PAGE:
Glacier Calving

Terminus of Columbia Glacier in 2005, showing the 300 foot ice cliff standing above the water. The ice extends another 1500 feet below the water to the ocean floor. Alaska’s Columbia Glacier, which spills into Prince William Sound, continues to retreat at a rapid pace, as scientists strive to better understand the dynamics between iceberg calving, glacier sliding, and the ocean water that the glacier flows into. As the glacier moves into the water—at a current rate of about 16 meters per day—it loses mass by calving at a higher rate, causing a significant retreat that’s been documented since the late 1907s.

Columbia Glacier Terminus, June 2008.

The University of Colorado’s Dr. Tad Pfeffer and a research team are documenting the glacier’s activity through field work and a photogrammetric study as part of a comprehensive NSF-funded project while public outreach (via the Extreme Ice Survey) is supported by a variety of sponsors, including NSF, NASA, National Geographic, and Nikon. In addition to documenting the rates of retreat, the team is filming time lapse sequences, and using photogrammetry and seismology to delve into the relationships between oceanography, calving, and the role those two processes have in accelerating the glacier’s disappearance.

Helicopter pilot Jim Harvey (Air Logistics) moving sling loads at Columbia Glacier, June 2004

The Columbia Glacier isn’t shrinking just because the ice is melting, the cause of retreat in landlocked glaciers. Rather, the Columbia, and other ocean-ending glaciers around the world, are winnowing down because they dump (or calve) enormous quantities of ice into the ocean. To date, scientists have only a vague understanding of the complex dynamics that occur between calving glaciers and the saltwater that laps at their bases, said Pfeffer. Decoding that relationship could dramatically increase the accuracy of rising sea level predictions.

Heavy crevassing showing accelerated flow above the marine-grounded fiord, Columbia Glacier, June 2008

“We don’t have a really robust way of writing down how calving works in quantitive physical terms we can put into a numerical model,” said Pfeffer. “Calving is a very complicated process. We’re still at the point of trying to understand exactly what’s happening.”

So far scientists know that calving outlet glaciers act to drain glacier and ice sheet interiors when accelerated flow upstream accompanies increased calving and flow at the terminus. Calving and increased flow speed, both naturally-occurring processes, can accelerate if the ice at the tidewater melts, thins, and loses contact with the bed. Simultaneously, the ice higher on the glacier can also speed up and thin. Though scientists don’t understand exactly how and why this occurs, they know it results in a cycle of acceleration, thinning, and more acceleration.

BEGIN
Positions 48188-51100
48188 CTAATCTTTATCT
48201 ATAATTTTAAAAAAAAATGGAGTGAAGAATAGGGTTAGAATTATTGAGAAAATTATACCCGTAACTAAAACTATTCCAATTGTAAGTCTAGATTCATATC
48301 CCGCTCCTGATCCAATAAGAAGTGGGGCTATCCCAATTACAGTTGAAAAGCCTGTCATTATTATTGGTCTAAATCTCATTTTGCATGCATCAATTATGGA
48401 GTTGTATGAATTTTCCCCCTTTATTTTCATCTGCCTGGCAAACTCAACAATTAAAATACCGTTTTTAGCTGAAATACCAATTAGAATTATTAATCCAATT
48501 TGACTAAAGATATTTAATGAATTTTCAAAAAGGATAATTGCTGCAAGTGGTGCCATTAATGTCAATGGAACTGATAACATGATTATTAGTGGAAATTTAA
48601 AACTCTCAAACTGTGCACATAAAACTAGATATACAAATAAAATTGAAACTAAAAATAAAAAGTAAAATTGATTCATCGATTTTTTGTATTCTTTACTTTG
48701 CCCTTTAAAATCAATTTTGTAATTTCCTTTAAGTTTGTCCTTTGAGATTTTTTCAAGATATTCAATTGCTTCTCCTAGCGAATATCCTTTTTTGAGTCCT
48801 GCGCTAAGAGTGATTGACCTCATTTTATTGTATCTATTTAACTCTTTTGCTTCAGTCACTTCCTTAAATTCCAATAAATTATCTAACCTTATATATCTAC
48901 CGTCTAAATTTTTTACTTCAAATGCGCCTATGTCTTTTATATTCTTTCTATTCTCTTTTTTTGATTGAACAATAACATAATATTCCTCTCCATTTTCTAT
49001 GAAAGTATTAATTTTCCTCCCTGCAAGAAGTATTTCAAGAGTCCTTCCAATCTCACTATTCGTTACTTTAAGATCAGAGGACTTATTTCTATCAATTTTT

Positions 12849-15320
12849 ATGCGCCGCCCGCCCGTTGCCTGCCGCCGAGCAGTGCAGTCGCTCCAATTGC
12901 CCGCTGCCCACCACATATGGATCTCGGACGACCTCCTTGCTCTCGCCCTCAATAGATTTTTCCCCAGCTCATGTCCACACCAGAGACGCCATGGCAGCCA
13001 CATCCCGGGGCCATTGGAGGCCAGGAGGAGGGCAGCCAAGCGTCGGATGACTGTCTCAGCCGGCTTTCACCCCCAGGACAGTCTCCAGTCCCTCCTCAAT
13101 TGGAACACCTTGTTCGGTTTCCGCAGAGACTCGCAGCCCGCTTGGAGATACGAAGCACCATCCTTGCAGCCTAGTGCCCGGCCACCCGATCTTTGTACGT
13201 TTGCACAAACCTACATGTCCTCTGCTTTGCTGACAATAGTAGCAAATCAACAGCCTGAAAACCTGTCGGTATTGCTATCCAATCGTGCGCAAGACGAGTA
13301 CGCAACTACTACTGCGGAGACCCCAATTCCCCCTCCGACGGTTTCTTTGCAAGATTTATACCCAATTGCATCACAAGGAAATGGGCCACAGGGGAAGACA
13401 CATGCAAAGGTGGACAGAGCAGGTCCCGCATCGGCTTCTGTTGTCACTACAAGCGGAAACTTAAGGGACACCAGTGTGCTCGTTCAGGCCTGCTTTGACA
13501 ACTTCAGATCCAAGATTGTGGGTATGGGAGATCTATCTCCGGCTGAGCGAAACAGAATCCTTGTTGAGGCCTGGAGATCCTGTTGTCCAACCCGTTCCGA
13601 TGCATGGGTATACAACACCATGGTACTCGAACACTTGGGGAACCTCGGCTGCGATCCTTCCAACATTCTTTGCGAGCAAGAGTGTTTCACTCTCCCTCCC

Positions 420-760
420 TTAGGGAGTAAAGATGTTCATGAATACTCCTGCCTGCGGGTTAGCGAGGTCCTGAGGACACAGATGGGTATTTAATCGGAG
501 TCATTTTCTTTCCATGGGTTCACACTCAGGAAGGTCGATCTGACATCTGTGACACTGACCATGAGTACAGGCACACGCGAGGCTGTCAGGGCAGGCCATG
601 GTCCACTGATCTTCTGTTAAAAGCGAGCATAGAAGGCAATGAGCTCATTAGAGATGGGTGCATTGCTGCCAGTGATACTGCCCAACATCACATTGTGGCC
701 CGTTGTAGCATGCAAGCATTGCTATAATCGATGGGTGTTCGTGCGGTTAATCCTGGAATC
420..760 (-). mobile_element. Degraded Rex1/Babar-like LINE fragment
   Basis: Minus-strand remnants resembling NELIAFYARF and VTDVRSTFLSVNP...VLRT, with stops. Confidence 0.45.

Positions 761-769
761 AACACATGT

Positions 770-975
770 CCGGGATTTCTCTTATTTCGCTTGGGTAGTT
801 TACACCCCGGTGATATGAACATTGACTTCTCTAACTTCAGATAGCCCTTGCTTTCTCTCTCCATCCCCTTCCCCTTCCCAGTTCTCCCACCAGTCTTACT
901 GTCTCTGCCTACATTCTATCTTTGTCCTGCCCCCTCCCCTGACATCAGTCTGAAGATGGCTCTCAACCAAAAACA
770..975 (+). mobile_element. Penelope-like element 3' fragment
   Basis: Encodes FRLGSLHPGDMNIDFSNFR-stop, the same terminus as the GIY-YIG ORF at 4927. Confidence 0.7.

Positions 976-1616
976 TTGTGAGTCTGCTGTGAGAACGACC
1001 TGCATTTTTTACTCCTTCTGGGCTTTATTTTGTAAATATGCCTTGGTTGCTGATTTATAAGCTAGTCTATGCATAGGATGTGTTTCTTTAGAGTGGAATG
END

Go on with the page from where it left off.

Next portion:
“Something about how the glacier interacts with the ocean affects it higher up,” said Pfeffer. “That is one of the mysteries we would really like to solve.”

Evidence shows a history of retreat among the Alaskan tidewater glaciers. For instance, since it began retreating in 1982, the Columbia glacier has backtracked 11 miles, about half the length of the fjord it occupies. In addition the glacier has shrunk from its 1982 size of 1,000 square kilometers and 60 kilometers long to 750 square kilometers and 42 kilometers long, and has lost an average of about four cubic kilometers per year since 1982 through calving.

Pfeffer said this process, while a naturally-occurring phenomenon, is likely triggered by climate warming and then perpetuated by natural cycles. If he and other researchers can quantify the physics of what’s happening in a computer model, they would contribute a more effective and accurate way to predict sea level rise as calving retreat continues to increase, not only in Alaska, but elsewhere in the world, including the major glaciers draining Greenland and Antarctica.

“Calving has become something that people recognize as very important because it is a very effective way of reducing glacial volume, and one that can be triggered by climate change but not controlled by it,” said Pfeffer.

Extreme Ice Survey team members Michael Brown and Jeff Orlowski fiming for the NOVA/National Geographic program Extreme Ice, June 2008

To continue the search for an explanation, Pfeffer and his team will return to the Columbia Glacier in late August to continue the field work and photography. In addition to the measurements, the team will also employ airborne radar bed profiling, time-lapse photography and GPS to help elucidate the complicated tidewater/glacial dynamics.